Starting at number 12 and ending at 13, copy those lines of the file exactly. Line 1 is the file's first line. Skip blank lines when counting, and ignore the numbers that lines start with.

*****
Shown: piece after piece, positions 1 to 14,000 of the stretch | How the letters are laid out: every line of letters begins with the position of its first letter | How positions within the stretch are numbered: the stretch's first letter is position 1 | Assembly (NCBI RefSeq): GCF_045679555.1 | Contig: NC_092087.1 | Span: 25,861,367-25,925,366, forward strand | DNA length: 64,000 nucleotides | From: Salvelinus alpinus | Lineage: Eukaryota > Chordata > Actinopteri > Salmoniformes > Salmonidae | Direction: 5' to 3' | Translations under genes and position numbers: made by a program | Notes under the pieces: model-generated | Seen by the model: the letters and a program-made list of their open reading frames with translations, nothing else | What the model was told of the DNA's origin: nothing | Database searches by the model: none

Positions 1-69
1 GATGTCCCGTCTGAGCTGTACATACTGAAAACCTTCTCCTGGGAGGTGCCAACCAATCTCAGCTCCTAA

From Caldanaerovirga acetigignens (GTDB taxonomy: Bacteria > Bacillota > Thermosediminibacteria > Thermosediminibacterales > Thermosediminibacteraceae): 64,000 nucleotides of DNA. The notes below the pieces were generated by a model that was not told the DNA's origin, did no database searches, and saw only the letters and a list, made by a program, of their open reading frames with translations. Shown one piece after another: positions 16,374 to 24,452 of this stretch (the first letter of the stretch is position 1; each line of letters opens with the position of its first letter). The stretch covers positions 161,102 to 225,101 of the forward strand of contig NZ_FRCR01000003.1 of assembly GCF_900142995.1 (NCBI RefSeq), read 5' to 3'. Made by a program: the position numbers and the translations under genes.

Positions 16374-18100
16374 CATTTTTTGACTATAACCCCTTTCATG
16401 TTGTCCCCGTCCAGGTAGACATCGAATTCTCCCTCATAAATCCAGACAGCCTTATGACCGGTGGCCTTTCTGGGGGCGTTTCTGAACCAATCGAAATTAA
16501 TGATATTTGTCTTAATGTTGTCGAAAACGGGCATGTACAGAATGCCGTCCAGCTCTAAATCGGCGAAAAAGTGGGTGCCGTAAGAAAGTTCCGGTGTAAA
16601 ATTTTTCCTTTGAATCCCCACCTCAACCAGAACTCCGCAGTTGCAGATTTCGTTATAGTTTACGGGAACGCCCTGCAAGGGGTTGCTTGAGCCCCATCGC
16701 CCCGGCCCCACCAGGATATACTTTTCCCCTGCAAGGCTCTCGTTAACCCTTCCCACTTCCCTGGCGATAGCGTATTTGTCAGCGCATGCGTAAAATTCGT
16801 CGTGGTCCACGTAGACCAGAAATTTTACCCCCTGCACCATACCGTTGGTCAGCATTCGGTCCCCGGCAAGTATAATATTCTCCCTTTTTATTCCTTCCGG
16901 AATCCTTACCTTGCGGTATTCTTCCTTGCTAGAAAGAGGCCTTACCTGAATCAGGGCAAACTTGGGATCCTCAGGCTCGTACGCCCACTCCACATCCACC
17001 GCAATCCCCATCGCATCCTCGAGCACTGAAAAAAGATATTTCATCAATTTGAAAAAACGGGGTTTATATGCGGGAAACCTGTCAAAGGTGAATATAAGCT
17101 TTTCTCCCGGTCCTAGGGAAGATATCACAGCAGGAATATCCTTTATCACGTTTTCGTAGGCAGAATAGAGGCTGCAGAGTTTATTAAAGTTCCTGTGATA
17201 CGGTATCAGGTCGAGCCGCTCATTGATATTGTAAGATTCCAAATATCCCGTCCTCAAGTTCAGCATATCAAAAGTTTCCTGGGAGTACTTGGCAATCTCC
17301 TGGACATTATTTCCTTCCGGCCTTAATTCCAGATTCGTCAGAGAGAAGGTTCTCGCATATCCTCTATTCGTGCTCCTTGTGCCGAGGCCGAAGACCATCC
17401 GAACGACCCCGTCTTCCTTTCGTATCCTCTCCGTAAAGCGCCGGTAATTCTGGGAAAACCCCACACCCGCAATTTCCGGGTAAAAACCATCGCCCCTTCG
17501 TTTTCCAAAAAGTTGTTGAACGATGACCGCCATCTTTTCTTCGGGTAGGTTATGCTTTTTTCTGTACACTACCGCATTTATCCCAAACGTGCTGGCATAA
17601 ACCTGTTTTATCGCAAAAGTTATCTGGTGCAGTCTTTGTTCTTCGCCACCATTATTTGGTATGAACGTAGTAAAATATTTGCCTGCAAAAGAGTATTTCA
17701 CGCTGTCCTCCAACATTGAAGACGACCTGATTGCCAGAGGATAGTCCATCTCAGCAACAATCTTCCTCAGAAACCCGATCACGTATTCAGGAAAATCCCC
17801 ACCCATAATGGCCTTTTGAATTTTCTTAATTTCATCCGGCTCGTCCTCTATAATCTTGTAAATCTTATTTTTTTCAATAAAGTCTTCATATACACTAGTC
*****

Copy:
16901 AATCCTTACCTTGCGGTATTCTTCCTTGCTAGAAAGAGGCCTTACCTGAATCAGGGCAAACTTGGGATCCTCAGGCTCGTACGCCCACTCCACATCCACC
17001 GCAATCCCCATCGCATCCTCGAGCACTGAAAAAAGATATTTCATCAATTTGAAAAAACGGGGTTTATATGCGGGAAACCTGTCAAAGGTGAATATAAGCT